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The Age, Melbourne (AUS) May 20, 2005

ED KUEPPER AND JEFF WEGENER – The Northcote Social Club, May 18
Review by Jo Roberts

After spending an evening in the company of former Saint, Aint, and Laughing Clown, Ed Kuepper, it becomes glaringly obvious what an important figure this man has been in Australian music. Rank him up there with Paul Kelly. At the very least.

It was an older, discerning sell-out crowd (Mick Thomas, Dave Graney and Clare Moore, no songwriting slouches themselves, were in the audience) that gathered on Wednesday night to hear Kuepper perform with former Laughing Clowns' drummer Jeffrey Wegener.

They teamed up in April to do a month-long residency at Brisbane's Troubador, and it was so well received, that they decided to bring their act south. Lucky for us.

Rumours abounded that Nick Cave would make a guest appearance, but he didn't show (perhaps he was paying a certain sick friend a visit?). No matter, the night was rich enough in surprises as it was, as Kuepper revisited four decades of his material, from the immortal punk of the Saints, the jagged punk-jazz of the Laughing Clowns, to his at times brilliant solo pop poetry - even throwing in some left-of-field covers for good measure.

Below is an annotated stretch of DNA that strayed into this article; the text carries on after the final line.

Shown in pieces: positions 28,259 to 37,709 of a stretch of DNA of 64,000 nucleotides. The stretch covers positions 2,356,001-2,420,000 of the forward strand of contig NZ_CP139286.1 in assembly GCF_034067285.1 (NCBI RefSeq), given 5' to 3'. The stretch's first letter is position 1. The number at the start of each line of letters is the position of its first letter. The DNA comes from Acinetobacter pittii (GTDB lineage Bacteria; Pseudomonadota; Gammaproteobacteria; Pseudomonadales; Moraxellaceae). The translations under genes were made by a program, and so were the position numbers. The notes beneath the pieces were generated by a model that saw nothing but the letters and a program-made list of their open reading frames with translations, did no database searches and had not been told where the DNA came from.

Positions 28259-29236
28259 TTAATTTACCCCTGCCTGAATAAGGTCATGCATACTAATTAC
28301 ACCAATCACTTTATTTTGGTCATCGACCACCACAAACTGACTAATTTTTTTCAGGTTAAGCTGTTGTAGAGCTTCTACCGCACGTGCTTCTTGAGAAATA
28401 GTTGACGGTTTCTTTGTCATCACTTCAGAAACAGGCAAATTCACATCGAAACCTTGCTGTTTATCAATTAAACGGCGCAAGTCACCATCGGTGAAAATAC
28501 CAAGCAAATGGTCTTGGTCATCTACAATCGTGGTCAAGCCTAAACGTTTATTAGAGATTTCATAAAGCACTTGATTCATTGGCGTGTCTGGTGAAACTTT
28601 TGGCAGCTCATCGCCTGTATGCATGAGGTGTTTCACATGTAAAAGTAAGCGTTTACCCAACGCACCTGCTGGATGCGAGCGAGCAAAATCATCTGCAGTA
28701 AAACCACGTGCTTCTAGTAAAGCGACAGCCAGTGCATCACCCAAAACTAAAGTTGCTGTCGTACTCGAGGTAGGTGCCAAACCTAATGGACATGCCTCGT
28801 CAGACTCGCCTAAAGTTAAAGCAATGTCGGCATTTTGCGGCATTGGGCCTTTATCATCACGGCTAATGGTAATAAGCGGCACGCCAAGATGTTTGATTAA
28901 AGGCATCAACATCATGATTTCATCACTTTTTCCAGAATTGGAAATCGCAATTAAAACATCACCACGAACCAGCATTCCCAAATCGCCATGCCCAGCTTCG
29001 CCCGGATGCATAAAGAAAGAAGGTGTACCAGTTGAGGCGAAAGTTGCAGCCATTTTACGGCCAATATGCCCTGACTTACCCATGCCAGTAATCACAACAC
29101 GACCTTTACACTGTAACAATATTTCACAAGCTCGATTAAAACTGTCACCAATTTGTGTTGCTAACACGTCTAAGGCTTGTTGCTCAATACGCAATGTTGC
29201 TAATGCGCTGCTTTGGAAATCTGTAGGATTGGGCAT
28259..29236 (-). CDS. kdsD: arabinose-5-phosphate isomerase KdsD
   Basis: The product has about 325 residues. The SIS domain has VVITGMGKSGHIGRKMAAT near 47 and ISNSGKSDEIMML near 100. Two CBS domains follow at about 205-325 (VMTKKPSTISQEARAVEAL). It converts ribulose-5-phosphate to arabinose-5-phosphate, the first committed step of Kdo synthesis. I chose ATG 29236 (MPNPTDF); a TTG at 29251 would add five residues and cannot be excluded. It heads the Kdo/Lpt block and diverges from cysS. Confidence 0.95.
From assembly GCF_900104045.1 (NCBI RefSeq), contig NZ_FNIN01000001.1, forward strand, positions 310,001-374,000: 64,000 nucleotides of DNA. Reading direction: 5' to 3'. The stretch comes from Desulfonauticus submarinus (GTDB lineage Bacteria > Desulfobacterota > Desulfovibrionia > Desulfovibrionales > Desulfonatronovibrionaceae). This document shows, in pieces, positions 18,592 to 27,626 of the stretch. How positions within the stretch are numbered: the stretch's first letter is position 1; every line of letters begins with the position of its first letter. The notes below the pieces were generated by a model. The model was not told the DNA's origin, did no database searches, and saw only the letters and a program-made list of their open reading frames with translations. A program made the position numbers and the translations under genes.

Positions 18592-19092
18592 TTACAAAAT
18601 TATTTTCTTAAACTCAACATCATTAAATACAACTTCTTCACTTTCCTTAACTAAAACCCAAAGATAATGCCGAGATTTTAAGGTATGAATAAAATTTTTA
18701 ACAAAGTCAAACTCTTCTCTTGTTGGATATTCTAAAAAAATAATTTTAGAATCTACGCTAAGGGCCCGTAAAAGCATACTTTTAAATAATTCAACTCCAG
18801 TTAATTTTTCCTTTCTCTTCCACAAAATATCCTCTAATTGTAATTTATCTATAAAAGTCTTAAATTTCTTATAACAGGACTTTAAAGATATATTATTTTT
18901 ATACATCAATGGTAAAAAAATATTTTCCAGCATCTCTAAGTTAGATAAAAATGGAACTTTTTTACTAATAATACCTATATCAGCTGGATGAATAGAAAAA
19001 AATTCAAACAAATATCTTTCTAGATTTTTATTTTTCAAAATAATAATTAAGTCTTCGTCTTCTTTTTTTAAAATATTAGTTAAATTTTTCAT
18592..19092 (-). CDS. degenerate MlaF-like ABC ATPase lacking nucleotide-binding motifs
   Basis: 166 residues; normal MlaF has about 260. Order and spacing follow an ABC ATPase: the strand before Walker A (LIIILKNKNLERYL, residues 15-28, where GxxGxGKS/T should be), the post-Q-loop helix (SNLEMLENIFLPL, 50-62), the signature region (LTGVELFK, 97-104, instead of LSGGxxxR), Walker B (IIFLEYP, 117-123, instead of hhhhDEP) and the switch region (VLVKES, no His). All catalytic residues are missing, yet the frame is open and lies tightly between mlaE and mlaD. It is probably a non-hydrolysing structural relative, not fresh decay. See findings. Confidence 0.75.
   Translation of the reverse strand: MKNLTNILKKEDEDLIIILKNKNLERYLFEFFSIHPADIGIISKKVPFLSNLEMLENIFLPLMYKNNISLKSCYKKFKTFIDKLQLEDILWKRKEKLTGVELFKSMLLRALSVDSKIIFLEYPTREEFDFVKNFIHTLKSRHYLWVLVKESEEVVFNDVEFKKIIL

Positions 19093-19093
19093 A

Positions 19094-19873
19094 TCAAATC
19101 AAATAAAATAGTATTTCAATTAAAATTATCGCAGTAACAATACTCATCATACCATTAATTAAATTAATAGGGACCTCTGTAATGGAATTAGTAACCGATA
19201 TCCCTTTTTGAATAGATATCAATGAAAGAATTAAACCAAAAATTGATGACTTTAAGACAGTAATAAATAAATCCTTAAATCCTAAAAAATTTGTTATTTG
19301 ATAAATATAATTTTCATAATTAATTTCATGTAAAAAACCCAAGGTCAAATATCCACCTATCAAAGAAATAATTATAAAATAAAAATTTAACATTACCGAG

Kuepper - looking as lean as he did in his Saints days - opened the first of two sets with one of the Laughing Clowns' finest moments, Eternally Yours (from 1983's Law of Nature album), bleeding out the intro with a thundering '60s surf beat from Wegener beneath his almost raga guitar; Kuepper then chimed in with his distinctive fragile vocals.

The night featured some of Kuepper's finest moments: Saints classics such as Messin' With the Kid, a fabulously filthy Know Your Product (that lost none of its seedy power despite being played at almost half the pace of the original version), and The Prisoner; from his solo career came such gems as Honey Steel's Gold and La Di Doh, and then the covers - a punked up version of Fever, Canned Heat's On the Road Again, the Stones' Gimme Shelter.

The sonic marvels Kuepper and Wegener conjured between just the two of them was nothing short of gobsmacking. Thanks to his deft use of sampling, Kuepper even managed the harmonica solo in On the Road Again.

But Wegener's playing was more than equal to the task; superb, in fact. One of Kuepper's few comments to the crowd was to introduce "Northcote's own" Wegener to the audience, to a fitting roar.

Called back for an encore, Kuepper surprised with one of the oddest medleys you'd ever hear, somehow blending Del Shannon's Runaway with the Velvet Underground's Waiting for the Man and the Stooges' We Will Fall. Somehow, it worked. Musically, there's not much this man touches that doesn't.

Jo Roberts

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